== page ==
This Wired profile of NFT marketplace OpenSea is a good illustration of the paradox of decentralization: anyone can mint an NFT of any digital asset they own, but anyone can also mint an NFT of a digital asset they don't own but wouldn't mind selling. OpenSea won in part by being less curated than other exchanges, but it's also produced a backlash by acting as a centralized arbiter of what constitutes an acceptable NFT. That's happened through delisting of spammy offerings and of trollish ones (even when the trolls were making a point about NFTs). It's not enough moderation to make normal users feel completely comfortable, but it's also more moderation than purists want.
Some of this is the usual evolution that user-generated content platforms go through: when they start out, having loose rules is a competitive advantage, but once they're big enough to be worth spamming and suing, they start making rules. NFTs add a layer of complexity, since they're meant to be decentralized, but a decentralized system can still have centralized onramps. (Email is pretty unusable without spam filters, and the web in general is worse without search, for example.) The uncertain dynamic here is that a big proportion of NFT buyers are people who are cashing in appreciated crypto, and the ones who were buying crypto early tend to be true believers in the vision. So OpenSea will probably follow a more open approach than other companies its size would.
Pigouvian Benefits Update
Companies' Pigouvian responses to the pandemic (first mentioned in The Diff last year) continue: Amazon is no longer allowing unvaccinated employees to take unpaid leave when they're sick with Covid ($, WSJ) among other tweaks to their rules. There's a sense in which Dave Clark, the CEO of Worldwide Consumer at Amazon, is the US's acting Secretary of Labor; Amazon's 1.6 million employees and high turnover mean that working at Amazon is at least an option for a large swathe of the workforce, at all levels but most concentrated among unskilled workers. So when Amazon decides how to split the difference on vaccination's costs and benefits, it tends to become something close to a universal standard.
Two Kinds of Growth
The FT has an interesting look at Super Bowl ads ($), with the implicit takeaway that pricing can provide growth even after audiences peak. Omitting the 2021 outlier from Covid, the cost of Super Bowl ads has risen over 3x since 2000 even though the game's audience share was roughly flat over that period. Another takeaway from the data is that after a blowout ad year, it takes a long time to reach a new record; Super Bowl ad prices were flat from 2000 through the financial crisis, before rising again in the 2010s.
Since Super Bowl ads are so expensive and poorly-targeted, it's worth thinking about why companies buy them and whether or not that's a strong indicator (if this year's advertisers are anything to go by, the Super Bowl Indicator is bearish for crypto). One useful framework is that some companies can grow by tapping marketing channels in which they have a competitive advantage, but once they've done that to its limit, a broadly-targeted ad is a good way to measure what their returns are on more general advertising. On the other hand, Super Bowl ads are prestigious, or at least get talked about a lot. Tech companies' brand advertising sometimes targets customers but often seems to target employees, especially employees trying to explain why they have a real job at a legitimate company.
The International Energy Agency has published revised oil consumption numbers showing that world consumption was 2.9 billion barrels higher than previously thought over the last fifteen years, with much of the excess being attributed to petrochemicals companies in China and Saudi Arabia. This is partly a helpful way to resolve a gap between measured consumption, production, and storage, but also indicates that long-term oil demand is higher than it looks because relatively more of it comes from the chemicals industry rather than transportation; if less oil consumption can be substituted with silicon for solar panels and lithium for batteries, then the world will be using oil for longer than expected.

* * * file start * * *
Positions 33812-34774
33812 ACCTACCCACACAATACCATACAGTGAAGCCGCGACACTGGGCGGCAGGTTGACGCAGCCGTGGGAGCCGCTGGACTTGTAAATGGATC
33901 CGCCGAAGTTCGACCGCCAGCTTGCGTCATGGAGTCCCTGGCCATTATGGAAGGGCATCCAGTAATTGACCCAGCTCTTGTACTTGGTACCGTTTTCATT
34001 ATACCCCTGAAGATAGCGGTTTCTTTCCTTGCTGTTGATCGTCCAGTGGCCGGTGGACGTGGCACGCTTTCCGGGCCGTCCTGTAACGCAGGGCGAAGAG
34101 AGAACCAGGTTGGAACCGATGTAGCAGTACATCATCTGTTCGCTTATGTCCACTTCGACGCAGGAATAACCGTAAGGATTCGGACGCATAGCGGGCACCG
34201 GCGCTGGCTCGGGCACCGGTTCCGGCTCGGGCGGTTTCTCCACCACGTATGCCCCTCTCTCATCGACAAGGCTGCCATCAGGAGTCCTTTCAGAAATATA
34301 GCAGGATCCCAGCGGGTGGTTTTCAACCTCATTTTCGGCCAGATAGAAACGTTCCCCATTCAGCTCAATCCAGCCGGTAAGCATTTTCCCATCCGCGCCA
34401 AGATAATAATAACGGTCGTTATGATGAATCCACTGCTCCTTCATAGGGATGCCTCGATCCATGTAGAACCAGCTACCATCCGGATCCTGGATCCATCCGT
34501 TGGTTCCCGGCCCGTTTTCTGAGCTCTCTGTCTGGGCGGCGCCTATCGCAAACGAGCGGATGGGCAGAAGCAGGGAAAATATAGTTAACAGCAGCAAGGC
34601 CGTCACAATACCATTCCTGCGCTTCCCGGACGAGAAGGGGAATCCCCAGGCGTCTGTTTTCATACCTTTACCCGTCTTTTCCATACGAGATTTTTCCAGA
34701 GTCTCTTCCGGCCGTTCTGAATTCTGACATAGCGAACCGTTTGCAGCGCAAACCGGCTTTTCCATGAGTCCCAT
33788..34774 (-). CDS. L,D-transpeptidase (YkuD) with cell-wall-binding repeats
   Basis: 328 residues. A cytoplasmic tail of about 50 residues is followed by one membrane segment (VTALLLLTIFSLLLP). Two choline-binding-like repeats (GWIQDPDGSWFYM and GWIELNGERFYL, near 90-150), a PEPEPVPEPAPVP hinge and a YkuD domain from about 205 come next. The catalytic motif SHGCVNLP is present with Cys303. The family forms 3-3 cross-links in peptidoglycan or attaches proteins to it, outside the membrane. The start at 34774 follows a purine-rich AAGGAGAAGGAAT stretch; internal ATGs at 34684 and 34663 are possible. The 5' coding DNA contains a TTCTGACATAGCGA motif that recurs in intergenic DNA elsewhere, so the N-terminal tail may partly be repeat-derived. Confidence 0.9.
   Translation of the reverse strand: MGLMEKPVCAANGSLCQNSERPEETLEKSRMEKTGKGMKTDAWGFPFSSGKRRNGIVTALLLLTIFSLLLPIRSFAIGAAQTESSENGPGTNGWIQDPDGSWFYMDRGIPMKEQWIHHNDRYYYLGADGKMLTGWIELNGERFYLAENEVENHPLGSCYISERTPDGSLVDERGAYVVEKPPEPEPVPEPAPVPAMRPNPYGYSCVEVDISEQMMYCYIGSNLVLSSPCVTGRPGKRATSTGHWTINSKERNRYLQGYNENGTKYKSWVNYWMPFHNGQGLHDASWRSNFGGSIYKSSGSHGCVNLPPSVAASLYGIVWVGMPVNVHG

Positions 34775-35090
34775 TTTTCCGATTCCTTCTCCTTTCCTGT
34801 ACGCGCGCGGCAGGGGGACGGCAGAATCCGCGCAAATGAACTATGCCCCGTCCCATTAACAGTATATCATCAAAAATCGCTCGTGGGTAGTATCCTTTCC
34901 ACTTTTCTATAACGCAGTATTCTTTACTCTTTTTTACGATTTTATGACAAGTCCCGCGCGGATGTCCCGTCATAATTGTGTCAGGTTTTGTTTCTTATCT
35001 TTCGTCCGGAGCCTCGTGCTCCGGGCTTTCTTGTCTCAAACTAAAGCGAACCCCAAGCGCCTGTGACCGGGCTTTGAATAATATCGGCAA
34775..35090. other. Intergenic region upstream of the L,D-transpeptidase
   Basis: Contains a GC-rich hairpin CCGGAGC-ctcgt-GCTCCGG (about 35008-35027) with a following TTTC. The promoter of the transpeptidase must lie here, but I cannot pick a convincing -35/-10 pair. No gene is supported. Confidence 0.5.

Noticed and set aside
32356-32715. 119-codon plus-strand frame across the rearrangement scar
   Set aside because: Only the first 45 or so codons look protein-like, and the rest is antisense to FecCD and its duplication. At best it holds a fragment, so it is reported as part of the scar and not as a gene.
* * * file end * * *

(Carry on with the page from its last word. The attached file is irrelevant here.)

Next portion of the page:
As tensions with #1 global natural gas exporter Russia mount, the EU has mysteriously lost interest in an antitrust investigation of #2 natural gas exporter Qatar ($, FT). Importing raw materials often forces countries to hold their noses about human rights and legal abuses (in countries that developed their resources before they developed a long history with property rights, the natural resources tend to be a government monopoly, and to behave in a monopolistic way). Even if a given option is bad, there's a need in the short term to choose a least-bad option. Or, if nothing else, it's a useful negotiating ploy to ensure that natural gas will be available from somewhere.
This is a helpful, albeit boring, rejoinder to endless discussions about hedge fund underperformance of the S&P, since funds are targeting lower volatility and lower returns, which their investors are well aware of. The more interesting meta conclusion on that topic is that hedge funds beat their risk-adjusted benchmarks before fees, but probably match those benchmarks after fees, which means that on average a hedge fund LP can assume a broadly efficient market and look for the exploitable inefficiency of a manager who is a) bad at sales, but b) still in business. ↩
For diversified systematic strategies, of either the variety that makes numerous intraday trades or the sort that's long 1,000 stocks and short 1,000 more, you can still see this sort of skewness in which signals produce more of their total returns. Though for the high-turnover strategies, it's typically more muted: high turnover means a short time to reach statistical significance, so strategies have a short half-life before someone else figures them out. ↩
That's especially true in recent years, for a few reasons. First, as employee compensation rises, it gets more costly to build a company of a given scale. Raising money is easier than it used to be, but also more essential than it used to be. The second big reason is that there are fewer inefficiently-priced marketing channels. Robinhood, with its "tweet a link to our site to move up the waitlist" growth hack, may be the last of the ultra-low-CAC large-scale growth stories. There will still be companies that find some kind of edge in distribution, but ad pricing has gotten more efficient on Facebook and Google, while Gmail's "promotions" tab makes email marketing harder. Twitter was a better marketing channel when the ad load was lower and the feed was mostly chronological; an algorithmic feed is a good way to demote unpaid commercial messages and require them to be replaced by ads. ↩